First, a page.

the carver was a stand alone 2 channel amp...as was the nad it replaced.
the amp was the only piece in the system that was changed...
Then what I suspect happened was, expectedly, the change would reflect the neutrality of the newly introduced Amp. I'm not hanging a good or bad as I'm looking at what would cause the sound quality you described.
Originally Posted by NorCalJason
Spin it anyway you want... He didn't like the sound.
And isn't that what this hobby is all about? Enjoying how things sound?
Absolutely. Agreeing with you as I'm not spinning. There's nothing wrong with not liking the sound quality but if one Amp, at the OpAmp stage, is tuned to be warm and then another Amp is OpAmp designed to be neutral or flat then reasonably, an acclimated listener would make note of the differences in how the Amps have been tuned or colored. If one were to scope out the output signal of the first Amp and EQ'd the second Amp to match the output of the replaced Amp, then the differences would disappear. That's why I asked if this was an EQ'd listening environment or just a plug-n-play switch of the Amps with no consideration given to how the Amps were tuned by the designer and the end user. OTOH, if a room analyzer had been used, and the reproduced sound had been EQ'd or leveled for flat play, expectedly, the sound quality or timbre, all other variables being the same, expectedly, the reproduced sound should stay the same.
I'll let other with a better understanding on my above weigh in as I'm an end user, not an EE.
And time and time again, it has been shown, that once an ABX test is set up (line values leveled so there's equal SPL coming from the speakers) and the curtain is lowered so nobody knows what AVR/Amplifier is being used, one's ability to choose, falls to that of random chance. Go figure.
Surely you are not suggesting that one might as well buy the less costly amp/receiver that uses 10% instead of 5% resisters...that the use of wimpy foil-thin heat sinks instead of heavy cast sinks makes no difference ...that beefy toroids and/or large caps are a waste, that rats-nest wiring schemes and phenolic boards as opposed to tidy traces on glass epoxy...all such differences between a cheaply made amp/receiver and a premium one will be undetectable in a double blind AB comparison as long as the levels are matched and you stay below the headroom limits of the lesser amp?...The corollary being that if you do hear a difference, it's because the levels are not equal or you exceeded the output capabilities of the lesser amp?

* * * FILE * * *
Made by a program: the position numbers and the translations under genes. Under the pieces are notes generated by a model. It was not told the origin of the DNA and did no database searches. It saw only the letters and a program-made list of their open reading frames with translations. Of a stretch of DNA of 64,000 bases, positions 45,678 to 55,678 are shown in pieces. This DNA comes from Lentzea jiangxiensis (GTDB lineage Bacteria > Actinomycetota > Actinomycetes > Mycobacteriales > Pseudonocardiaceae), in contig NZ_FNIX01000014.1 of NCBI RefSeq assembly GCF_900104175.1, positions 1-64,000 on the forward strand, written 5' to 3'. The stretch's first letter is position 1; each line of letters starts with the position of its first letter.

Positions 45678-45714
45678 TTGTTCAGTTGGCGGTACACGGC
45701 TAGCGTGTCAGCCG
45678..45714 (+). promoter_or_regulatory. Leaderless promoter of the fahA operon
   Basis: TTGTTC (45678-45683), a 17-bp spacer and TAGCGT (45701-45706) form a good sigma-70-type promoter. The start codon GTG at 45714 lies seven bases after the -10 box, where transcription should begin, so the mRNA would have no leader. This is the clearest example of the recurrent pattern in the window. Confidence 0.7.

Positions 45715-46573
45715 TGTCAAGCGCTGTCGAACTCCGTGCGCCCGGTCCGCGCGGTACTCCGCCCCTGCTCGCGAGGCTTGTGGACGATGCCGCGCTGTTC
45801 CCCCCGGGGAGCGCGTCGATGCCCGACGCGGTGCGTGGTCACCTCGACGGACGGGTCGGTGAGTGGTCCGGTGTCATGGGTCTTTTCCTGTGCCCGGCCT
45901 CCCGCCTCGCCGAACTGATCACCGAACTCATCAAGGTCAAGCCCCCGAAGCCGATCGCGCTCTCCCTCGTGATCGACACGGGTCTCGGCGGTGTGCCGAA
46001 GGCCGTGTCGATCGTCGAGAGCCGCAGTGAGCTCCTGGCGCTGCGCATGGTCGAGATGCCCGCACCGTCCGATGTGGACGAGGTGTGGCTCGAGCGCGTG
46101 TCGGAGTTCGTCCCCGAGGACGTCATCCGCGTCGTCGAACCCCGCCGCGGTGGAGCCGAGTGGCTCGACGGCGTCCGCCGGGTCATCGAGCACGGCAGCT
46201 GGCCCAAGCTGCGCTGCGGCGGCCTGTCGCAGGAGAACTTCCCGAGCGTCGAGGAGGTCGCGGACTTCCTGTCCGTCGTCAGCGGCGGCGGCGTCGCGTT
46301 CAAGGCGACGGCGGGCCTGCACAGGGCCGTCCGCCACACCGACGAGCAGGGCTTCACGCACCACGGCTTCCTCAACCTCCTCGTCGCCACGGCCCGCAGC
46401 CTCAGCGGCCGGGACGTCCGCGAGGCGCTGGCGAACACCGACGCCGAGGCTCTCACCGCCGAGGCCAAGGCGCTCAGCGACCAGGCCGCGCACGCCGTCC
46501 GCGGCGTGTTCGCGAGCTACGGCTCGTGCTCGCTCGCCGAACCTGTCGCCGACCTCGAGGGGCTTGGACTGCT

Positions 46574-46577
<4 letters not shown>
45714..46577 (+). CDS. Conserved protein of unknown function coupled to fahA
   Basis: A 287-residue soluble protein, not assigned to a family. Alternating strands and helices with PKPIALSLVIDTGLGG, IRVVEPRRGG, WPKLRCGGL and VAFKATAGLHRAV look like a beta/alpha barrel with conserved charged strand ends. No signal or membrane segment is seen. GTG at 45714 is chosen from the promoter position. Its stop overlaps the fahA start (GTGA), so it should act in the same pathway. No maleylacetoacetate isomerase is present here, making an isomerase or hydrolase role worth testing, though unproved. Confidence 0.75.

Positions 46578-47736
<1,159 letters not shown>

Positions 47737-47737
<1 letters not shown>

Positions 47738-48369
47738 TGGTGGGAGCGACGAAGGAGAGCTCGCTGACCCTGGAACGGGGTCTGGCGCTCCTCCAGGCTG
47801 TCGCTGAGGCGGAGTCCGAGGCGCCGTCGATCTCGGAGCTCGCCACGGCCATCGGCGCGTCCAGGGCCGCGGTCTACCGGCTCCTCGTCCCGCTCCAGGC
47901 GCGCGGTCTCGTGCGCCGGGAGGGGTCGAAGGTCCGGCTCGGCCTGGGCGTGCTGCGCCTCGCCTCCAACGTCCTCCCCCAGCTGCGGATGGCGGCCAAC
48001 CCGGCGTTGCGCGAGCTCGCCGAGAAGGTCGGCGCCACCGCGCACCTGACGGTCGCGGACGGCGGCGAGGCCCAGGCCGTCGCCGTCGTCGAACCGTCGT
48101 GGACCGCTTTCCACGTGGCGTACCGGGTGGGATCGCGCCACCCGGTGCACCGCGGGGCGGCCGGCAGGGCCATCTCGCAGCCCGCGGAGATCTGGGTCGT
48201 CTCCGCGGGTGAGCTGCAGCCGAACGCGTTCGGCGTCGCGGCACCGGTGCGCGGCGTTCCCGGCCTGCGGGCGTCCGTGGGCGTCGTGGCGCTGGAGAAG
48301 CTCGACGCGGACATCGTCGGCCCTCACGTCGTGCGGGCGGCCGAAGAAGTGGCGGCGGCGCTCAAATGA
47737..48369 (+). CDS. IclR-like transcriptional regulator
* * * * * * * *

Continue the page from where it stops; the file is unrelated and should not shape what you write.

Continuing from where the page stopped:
My main point is not really to argue whether 'all amps sound the same'. I'm questioning whether you NEED an external amp at all. Or if you just WANT an amp. That should be determined first.
This challenge is a fun one.
It's a very strict set of controlled environment in which the test is undertaken. I am pretty certain that the originator isn't claiming that a d-class amp sounds like an a- class amp, for example.
You also need to take into account your requirements. Driving really low sensitivity speakers to reference levels with 50watt solid state amps is not going to sound the same as doing it with 1000w beasts.
Surely you are not suggesting that one might as well buy the less costly amp/receiver...
I know, I know. Agreeing with your valid, listed points when I post that double-blind ABX tests have shown over and over and over again that once the curtain goes down, as long as the Amps are operating correctly (within specs) and line levels are matched, owners with personally selected material and taking as much time of their choosing, can't tell the difference beyond statistical chance. Personally, not being an EE, I find the above to be very disturbing and second, if I made the claim that I could easily pick out my Amp and could only do so fifty percent of the time as opposed to the lower figure of seventeen to thirty-three percent, I would feel really foolish for having spent the money and making the claim.
I will give you several points, the need to properly shield the internals from outside interference, lots of quality caps for peak demands and overall build quality for the purpose of longevity are very important. In the end, I always encourage one to spend their money in any fashion that makes them feel all warm and fuzzy inside.
i used to have an NAD amp...lost it in a storm a few years back.
i took this as an opportunity to buy a carver, as i had always wanted to own one...they were known for power, and i always thought they looked cool as hell...loved that retro look of the meters
anyway, got the carver home, hooked it up and i couldn't wait to hear my tunes thru my new amp. i finally owned a carver!! i just knew it was kick a$$
i was disappointed...
drums had more snap, but seemed thin in the upper mids...i dunno, kinda tinny sounding
it wasn't terrible sounding...but it was DIFFERENT sounding than the nad
I think what this tells you is NAD makes good amps. I think they're among the best in the $1,500 - $3,000 price range.
kidding - lots of really useful information here. i actually ended up biting the bullet and bout a $3K NAD T777. i can afford it, and i like the simplicity of it, and i think i can live with MultEQ XT instead of the XT32.
Assuming affordability, the OP should buy that what makes him all warm and fuzzy inside and having never used XT32 (user of XT here), based on what everybody else who has used XT32 has had to say on the matter, buying an AVR with XT32, is a definite upgrade.
I guess there's something to be said for buying what makes one warm and fuzzy!